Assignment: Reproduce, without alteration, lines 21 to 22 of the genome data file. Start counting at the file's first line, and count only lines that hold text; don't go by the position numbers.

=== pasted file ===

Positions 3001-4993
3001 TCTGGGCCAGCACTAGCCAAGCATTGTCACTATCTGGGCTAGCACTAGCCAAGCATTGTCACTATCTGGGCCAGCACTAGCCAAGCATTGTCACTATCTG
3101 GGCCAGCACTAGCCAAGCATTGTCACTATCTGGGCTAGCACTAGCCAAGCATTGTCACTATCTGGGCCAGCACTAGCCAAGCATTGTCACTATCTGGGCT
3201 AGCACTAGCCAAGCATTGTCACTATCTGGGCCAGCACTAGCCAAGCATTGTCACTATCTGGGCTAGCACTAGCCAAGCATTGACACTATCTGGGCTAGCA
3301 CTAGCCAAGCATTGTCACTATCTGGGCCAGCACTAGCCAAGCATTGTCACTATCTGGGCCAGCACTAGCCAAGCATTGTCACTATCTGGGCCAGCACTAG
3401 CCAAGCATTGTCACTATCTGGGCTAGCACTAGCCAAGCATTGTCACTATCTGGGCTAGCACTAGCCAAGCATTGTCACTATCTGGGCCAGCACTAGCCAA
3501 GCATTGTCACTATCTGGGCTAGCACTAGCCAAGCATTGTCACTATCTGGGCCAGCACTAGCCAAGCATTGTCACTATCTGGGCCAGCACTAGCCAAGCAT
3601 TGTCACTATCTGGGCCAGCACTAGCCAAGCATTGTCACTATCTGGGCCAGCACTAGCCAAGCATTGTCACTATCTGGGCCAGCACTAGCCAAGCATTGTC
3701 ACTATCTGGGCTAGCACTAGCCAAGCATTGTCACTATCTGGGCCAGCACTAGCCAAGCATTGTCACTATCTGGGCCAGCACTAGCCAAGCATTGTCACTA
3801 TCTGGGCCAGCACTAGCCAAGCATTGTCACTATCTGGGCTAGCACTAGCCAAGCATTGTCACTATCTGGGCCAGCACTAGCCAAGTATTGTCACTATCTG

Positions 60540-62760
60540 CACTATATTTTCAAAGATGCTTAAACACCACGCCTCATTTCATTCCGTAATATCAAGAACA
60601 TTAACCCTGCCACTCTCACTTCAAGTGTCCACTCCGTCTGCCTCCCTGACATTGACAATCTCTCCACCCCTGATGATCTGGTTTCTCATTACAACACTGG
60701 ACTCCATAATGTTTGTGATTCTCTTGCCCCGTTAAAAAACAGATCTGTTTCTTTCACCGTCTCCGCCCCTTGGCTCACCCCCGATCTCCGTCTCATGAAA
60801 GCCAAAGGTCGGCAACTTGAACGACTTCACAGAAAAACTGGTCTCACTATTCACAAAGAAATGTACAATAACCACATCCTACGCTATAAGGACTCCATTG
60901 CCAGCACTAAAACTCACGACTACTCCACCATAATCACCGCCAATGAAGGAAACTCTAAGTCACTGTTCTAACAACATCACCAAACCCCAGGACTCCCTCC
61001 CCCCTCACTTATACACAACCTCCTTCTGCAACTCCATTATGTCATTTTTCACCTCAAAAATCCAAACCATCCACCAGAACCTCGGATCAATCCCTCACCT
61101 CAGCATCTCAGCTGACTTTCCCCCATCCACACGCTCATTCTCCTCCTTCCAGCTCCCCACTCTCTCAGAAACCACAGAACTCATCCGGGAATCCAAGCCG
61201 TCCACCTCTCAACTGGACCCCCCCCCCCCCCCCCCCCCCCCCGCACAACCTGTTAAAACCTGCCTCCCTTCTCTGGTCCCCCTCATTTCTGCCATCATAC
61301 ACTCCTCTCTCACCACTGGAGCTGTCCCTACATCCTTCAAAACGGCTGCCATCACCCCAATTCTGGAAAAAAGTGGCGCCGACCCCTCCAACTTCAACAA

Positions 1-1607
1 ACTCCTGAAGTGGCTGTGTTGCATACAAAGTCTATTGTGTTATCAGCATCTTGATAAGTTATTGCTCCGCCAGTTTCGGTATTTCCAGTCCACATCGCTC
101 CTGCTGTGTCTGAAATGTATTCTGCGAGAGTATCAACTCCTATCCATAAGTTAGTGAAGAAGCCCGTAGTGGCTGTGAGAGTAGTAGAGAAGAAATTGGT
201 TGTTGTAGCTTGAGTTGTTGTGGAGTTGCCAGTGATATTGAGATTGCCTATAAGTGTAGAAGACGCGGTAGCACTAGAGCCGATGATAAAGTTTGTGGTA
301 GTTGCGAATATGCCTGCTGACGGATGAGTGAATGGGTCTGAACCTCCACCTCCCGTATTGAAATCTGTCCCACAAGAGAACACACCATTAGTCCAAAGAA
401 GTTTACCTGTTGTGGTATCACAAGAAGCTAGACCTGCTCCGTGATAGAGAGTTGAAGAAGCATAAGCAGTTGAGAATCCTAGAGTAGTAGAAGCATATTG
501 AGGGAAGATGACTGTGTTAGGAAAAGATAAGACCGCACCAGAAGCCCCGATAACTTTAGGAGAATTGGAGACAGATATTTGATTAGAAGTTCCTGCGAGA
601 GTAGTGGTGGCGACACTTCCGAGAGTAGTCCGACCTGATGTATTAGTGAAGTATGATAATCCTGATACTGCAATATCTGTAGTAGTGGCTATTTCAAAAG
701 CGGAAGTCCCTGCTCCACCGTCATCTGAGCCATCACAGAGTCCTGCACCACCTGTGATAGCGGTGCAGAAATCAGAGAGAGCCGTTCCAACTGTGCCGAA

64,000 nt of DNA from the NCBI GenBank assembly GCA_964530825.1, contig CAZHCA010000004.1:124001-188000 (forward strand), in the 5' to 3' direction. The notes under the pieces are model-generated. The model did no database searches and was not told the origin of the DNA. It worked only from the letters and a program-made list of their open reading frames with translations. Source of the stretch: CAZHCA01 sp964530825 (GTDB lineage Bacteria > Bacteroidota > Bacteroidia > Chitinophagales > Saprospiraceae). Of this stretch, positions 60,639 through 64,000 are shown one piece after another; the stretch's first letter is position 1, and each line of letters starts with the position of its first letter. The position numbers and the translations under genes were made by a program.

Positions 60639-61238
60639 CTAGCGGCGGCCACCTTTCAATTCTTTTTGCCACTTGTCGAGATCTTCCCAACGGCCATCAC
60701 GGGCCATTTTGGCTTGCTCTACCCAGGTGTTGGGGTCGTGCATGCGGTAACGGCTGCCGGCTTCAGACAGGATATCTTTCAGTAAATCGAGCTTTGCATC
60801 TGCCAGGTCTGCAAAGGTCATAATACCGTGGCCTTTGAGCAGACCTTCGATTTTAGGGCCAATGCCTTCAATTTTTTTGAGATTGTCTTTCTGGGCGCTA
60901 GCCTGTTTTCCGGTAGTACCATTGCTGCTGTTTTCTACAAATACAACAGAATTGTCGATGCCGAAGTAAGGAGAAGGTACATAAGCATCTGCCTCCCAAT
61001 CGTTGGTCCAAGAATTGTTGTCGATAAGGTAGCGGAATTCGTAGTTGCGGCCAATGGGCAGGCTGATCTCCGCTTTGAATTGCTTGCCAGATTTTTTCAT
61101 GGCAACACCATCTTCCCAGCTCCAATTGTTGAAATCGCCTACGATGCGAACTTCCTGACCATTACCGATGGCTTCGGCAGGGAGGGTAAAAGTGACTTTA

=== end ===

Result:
Positions 1-1607
1 ACTCCTGAAGTGGCTGTGTTGCATACAAAGTCTATTGTGTTATCAGCATCTTGATAAGTTATTGCTCCGCCAGTTTCGGTATTTCCAGTCCACATCGCTC